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Attending a Conference or Workshop

For Individuals with Autism Spectrum Disorder (ASD)


Attending a conference is a great way to learn more about a specific topic, and meet other people who also have an interest in that topic. Here are some things you should know before you go:

An adult raises their hand at a conference.

    1. Make sure you have completed the registration process before going to the conference. Most conferences re-quire you to register and sometimes pay a conference fee, in advance. When you preregister, be sure to tell the registration coordinator about any accommodations you may need (e.g., food allergies, seating in a certain part of the room, etc.).
    2. Go to the registration table when you arrive to let the organizers know you are there. You may receive a schedule for the conference, a name tag so people know you are with the conference, and any special instructions you may need for the conference. You might also receive a meal ticket. This is often a good place to discuss any accommodations you may need for the conference. The registration table is usually near the front entrance of the building but if you can’t find it, ask one of the building staff with a name tag to help you find it.
    3. The registration table is also a great place to go if you have a question or can’t find a room you are looking for. The person behind the table will be able to answer your question or find someone who can if they don’t know.
    4. Be sure to wear your name tag for the entire conference.
    5. Read the schedule to see where you should be at what times. If there is more than one session for a time block, you can pick which one you would like to hear the most and go to that one.
    6. Before your first session starts, locate the rooms where the sessions you want to go to are being held, if there is enough time. This can help you feel more comfortable about where you are going.
    7. Go to your first session a few minutes before it starts and sit in a seat that you like. If you think you may need to get up and leave the room to take breaks, consider sitting closer to the back of the room, or on the end of a row, so your movement does not distract the rest of the people in the room.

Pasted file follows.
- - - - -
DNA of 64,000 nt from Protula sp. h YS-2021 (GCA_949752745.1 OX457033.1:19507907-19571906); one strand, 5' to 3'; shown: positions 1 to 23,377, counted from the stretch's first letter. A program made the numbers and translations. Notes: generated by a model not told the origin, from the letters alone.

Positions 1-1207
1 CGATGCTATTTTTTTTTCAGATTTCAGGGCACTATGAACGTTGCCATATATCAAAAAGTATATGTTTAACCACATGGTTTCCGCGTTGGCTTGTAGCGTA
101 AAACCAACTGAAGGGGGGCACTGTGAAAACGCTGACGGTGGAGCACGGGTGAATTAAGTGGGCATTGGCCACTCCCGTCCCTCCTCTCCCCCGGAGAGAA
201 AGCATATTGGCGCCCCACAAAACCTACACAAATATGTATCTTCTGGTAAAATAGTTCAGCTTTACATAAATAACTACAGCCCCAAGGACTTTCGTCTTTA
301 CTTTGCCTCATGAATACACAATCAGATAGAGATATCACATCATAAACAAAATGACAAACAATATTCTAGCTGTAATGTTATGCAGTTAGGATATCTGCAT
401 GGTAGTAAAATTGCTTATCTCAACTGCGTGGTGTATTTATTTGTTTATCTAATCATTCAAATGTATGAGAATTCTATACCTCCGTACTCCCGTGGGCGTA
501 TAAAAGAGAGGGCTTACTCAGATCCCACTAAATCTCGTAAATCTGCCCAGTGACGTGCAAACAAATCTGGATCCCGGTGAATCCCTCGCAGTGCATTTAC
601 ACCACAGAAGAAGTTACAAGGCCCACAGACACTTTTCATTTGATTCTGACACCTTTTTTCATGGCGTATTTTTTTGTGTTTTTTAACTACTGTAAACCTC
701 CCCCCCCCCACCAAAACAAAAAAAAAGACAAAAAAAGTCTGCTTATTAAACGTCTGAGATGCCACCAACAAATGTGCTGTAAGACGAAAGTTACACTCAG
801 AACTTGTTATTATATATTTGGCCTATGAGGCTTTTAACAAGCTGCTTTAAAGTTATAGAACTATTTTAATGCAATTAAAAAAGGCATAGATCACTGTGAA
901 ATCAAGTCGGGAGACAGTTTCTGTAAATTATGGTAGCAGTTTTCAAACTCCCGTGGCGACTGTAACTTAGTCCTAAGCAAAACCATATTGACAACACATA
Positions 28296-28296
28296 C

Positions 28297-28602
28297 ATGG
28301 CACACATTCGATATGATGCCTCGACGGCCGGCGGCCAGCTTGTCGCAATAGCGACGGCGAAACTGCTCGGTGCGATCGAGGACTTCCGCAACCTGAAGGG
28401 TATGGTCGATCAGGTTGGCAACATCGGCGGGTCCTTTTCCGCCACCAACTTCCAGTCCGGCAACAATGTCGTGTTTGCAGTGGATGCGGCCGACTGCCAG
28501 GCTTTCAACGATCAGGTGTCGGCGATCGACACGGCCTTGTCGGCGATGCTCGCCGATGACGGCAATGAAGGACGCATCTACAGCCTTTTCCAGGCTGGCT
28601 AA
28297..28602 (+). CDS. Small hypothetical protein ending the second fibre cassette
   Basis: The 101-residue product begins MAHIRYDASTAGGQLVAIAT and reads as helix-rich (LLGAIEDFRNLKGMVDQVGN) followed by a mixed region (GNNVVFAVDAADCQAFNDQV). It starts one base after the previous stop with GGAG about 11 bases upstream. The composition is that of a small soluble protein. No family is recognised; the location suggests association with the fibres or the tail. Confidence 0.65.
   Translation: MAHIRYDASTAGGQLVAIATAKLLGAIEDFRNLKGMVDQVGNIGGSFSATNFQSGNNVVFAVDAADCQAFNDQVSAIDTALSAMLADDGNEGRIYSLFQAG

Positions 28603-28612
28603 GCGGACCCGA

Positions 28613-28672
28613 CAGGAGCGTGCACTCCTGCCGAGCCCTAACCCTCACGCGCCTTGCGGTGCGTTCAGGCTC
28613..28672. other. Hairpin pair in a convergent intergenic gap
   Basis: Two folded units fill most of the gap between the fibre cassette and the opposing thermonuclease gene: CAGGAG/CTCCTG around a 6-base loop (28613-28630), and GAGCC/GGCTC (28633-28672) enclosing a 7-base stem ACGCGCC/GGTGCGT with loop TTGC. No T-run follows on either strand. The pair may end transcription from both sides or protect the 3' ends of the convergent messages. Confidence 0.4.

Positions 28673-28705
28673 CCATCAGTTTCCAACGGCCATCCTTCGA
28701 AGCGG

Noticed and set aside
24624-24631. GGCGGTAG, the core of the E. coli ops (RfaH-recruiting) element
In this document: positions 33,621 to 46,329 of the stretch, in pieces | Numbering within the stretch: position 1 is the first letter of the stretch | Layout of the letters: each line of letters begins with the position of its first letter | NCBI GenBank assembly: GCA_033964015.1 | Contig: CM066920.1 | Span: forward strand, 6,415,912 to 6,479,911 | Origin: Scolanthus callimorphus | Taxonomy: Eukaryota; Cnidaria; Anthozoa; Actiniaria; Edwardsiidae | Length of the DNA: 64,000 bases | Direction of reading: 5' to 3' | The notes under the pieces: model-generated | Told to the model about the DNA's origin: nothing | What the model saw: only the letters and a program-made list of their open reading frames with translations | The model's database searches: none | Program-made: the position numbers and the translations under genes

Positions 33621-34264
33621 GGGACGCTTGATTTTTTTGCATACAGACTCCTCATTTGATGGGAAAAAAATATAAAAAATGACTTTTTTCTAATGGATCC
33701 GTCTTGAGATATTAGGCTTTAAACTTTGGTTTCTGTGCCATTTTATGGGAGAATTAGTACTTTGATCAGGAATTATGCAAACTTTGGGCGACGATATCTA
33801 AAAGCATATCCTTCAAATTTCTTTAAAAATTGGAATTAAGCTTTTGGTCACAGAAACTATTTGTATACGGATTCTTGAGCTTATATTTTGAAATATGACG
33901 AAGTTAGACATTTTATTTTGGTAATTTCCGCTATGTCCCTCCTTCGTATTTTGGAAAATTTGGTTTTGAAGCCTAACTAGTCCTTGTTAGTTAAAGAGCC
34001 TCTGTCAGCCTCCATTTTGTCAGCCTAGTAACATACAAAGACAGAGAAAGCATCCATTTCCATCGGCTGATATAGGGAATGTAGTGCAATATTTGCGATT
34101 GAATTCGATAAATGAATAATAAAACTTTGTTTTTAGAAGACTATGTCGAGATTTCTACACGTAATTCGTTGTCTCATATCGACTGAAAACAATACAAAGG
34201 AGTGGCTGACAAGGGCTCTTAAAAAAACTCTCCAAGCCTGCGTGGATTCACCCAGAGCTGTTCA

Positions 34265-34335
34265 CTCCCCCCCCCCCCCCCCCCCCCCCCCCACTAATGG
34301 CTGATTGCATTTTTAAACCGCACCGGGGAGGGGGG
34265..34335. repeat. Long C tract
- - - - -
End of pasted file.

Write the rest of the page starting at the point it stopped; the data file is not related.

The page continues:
8. While the presenter is speaking write down any questions you may have about the presentation.
    9. When the presenter is finished speaking or asks for questions, you can take this time to ask your questions by raising your hand and waiting to be called on by the presenter. You might only be able to ask one question, because others in the room need a chance to ask their questions too.
    10. If you don’t get all of your questions answered during your session, ask the presenter if you can email or call him/her another day to finish asking your questions.
    11. The time between sessions is a good time to use the restroom if you need to.
    12. During breaks, you can also try to start a conversation with someone who is also attending the conference. A good conversation starter is, “What session did you go to? What did you learn that was interesting?” Then share something you learned from the session you went to.
    13. Many conferences provide food and drinks as part of the event, and usually there is no extra cost to enjoy them.
    14. Be sure to fill out any feedback forms they may request of you. Often this is required as proof of attendance or to receive any credits for attending the conference.
    15. Remember, if you have any questions, ask the people behind the registration table to help you.
    16. Enjoy the conference!

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This information was developed by the Autism Services, Education, Resources, and Training Collaborative (ASERT). For more information, please contact ASERT at 877-231-4244 or info@PAautism.org. ASERT is funded by the Bureau of Supports for Autism and Special Populations, PA Department of Human Services.